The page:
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For the last couple of weeks, Clarisse (my best friend in law school) and I have been catching weddings after our class ends on Saturday evenings. We started attending anticipated Mass together, and for about how many consecutive weeks now, we've been crashing the ceremony - or at least the picture-taking after - as uninvited, but quite delighted guests. The Mass doesn't start until 6, and our class ends at around 5 or 5:30, and since the College of Law is just a street away from the UP Chapel, we always get there just in time to catch the bride and groom walking down the aisle for the first time as man and wife, with petals and confetti ushering them out.

We would always just sit at the back, watch as the guests excitedly take pictures with the newlyweds; the bride and groom's immediate families first, then the extended ones, then the high school friends, then the college friends... and the list goes on. At first, it was, for us, just a matter of critiquing the choice of gowns and motif, then it progressed to creating the couples' possible back-stories, until it went to the inevitable What-About-Us? kind of talk.

It's funny because, for people like us who are estopped from having any possible major life changes for at least the next three or four years of our lives, we were suddenly forced to really think about our futures, and what would become of us. There we were, two law students just having survived a 10 am - 5 pm marathon (straight! No breaks in between!), having no time at all for social life or any other possible life outside law school, and yet somehow, realizing what lies ahead for us outside the walls of Malcolm. "That could be us in the next five, six years or so," we quipped.

For the last five years of my life, I've never seriously thought of myself as being somebody's wife. I couldn't imagine myself getting married. I couldn't picture myself sharing anything permanently with anyone ever - and this is not the selfish, spoiled only-child in me talking. (Because I'd like to believe I'm not selfish and I don't think I was ever spoiled.) I just... I just never thought of getting married as being THE most important thing in life. It wasn't a priority, and it was never a goal. In fact, I almost always shoved the thought in a locked drawer inside my head - no, you know, actually, I think I pushed it out of my head completely. It was too early. It was too big. It wasn't something to worry about yet. When people ask me the dreaded, "Where do you see yourself in five years?" I always answer: "In law school." And that's it. That's just how far I'd allow myself to consider the future. Sure, travel and shopping using my own money is part of it too. But it was always on the context of, "After law school." Law school was the immediate future.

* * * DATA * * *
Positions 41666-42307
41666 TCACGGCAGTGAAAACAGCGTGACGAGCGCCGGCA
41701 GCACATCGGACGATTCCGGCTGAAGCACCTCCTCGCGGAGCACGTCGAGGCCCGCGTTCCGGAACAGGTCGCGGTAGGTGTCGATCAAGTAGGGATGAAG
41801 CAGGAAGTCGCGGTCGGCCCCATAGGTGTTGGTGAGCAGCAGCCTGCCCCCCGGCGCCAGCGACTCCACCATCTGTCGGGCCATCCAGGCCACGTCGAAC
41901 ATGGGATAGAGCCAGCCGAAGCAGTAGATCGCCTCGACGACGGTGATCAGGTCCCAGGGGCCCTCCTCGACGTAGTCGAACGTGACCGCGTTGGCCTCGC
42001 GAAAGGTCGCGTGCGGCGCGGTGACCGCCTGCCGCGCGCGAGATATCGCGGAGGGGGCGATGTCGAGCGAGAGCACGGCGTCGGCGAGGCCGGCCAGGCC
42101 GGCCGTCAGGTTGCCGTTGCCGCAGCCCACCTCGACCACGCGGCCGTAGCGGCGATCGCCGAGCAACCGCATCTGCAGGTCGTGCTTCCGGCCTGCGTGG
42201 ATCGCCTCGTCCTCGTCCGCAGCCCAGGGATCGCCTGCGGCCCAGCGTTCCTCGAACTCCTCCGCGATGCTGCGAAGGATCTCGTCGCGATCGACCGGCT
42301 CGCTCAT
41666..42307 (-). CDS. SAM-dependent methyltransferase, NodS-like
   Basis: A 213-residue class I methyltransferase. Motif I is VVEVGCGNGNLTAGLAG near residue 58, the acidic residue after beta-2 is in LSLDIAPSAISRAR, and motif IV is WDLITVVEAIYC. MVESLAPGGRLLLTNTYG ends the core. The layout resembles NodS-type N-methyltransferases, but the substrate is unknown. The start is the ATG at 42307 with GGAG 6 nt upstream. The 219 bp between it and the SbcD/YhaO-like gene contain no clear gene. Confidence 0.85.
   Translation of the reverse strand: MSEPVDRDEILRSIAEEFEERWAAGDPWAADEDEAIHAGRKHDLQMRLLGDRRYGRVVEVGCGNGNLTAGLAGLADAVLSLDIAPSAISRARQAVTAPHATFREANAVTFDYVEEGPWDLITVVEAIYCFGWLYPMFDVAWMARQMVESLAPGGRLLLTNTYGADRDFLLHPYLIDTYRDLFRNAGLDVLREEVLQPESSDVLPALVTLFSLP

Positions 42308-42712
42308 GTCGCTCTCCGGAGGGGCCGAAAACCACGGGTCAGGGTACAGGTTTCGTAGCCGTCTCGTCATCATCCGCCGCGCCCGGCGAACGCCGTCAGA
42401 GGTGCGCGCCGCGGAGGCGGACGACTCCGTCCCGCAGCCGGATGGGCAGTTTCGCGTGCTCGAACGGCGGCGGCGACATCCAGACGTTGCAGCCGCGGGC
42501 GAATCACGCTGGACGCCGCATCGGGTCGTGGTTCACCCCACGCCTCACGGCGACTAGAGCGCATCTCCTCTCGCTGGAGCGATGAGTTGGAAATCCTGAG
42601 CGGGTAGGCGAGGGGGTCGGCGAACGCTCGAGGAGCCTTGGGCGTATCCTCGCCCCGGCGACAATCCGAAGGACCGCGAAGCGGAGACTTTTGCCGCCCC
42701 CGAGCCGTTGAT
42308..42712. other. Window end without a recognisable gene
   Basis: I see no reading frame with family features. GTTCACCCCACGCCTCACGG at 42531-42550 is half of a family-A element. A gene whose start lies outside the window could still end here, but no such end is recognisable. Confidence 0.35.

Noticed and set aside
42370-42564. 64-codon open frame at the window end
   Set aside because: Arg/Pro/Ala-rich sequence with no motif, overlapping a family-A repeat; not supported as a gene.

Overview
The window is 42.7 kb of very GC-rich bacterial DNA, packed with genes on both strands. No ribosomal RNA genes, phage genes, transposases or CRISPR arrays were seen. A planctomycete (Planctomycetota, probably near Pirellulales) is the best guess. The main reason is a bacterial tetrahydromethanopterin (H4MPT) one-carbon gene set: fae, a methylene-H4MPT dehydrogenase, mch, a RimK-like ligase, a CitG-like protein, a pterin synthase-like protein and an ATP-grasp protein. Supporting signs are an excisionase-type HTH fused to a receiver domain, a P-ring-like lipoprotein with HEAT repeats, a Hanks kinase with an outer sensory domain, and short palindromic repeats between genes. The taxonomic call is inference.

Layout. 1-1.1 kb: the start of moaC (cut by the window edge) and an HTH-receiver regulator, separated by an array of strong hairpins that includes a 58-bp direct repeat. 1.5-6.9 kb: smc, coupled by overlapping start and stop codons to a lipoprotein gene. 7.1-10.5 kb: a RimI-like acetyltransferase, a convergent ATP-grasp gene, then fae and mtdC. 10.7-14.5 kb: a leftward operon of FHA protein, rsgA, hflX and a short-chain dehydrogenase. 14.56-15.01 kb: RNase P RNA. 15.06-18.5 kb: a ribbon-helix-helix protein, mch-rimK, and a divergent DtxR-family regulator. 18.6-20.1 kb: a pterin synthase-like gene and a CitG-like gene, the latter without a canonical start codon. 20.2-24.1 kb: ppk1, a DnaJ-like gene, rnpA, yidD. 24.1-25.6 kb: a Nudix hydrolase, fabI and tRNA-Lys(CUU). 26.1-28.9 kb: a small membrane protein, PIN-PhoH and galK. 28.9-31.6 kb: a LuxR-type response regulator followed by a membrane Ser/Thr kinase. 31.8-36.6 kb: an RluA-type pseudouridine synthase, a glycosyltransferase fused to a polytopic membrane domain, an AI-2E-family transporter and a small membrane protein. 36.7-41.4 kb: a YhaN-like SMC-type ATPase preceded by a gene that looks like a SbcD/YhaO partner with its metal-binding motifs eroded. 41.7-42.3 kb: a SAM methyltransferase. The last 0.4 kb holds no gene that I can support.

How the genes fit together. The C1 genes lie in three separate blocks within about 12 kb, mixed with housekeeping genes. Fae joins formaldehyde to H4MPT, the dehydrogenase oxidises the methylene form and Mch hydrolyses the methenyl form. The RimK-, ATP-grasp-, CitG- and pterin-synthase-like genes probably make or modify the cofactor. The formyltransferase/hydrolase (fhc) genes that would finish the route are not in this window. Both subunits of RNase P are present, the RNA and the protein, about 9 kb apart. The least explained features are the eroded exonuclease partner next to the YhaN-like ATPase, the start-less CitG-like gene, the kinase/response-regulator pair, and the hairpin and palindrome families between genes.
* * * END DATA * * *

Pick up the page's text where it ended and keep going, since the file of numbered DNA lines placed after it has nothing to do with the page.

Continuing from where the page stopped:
Law school was my excuse to not think about that. Now, here I am, already in law school.

Well, it's not like lately I've been thinking about getting married right after law school, nope. Nope. No, thank you. (That's still not a likely possibility, given the amount of books and places and shoes and clothes I have yet to pamper myself with.)

But it's just that for some reason, the weddings we've been "attending" lately have done nothing but ask the same question: "Where do you see yourself going?" More importantly: "Do you even see yourself going here?" - with the bouquets and the red carpet down the aisle practically shouting it to my face.

It's actually a question that's been popping up lately, and not just because of the weddings. The other night, while having dinner after class, my friends and I got to talking about how we've gotten tired of the notion of "dating." It seems like law school has tired us out too much already, that we couldn't possibly think of even playing mindgames anymore with anyone else. (Well, I can't say the same for all law students, considering that we have a lot of blockmates who are still very much into playing The Game, with a beer in hand, a chick on the other.) We realized that we're already at this age where we could possibly be meeting our future spouses, and it wouldn't be creepy or clingy. It actually is a realistic conjecture. Five or so years from now, we'll be 27 or 28. 29. We could be married. That's insane.

Normally, I'd be freaking out. I'd shut that door right away. There's the next two-and-a-half years of law school to worry about first, and the Bar. In fact, I don't even know if I can get through this semester's finals. And yet I find myself sitting at the back of that church every Saturday and being not-weird about thinking of what life would be like outside all this.

Is this what it means to grow up? Opening yourself up to a possible (and quite realistic) future, and accepting it? Or at the very least, considering it?

Because I saw a glimpse of what the future could look like, and who could be standing next to me, and now I can't stop looking, I can't. I don't want to.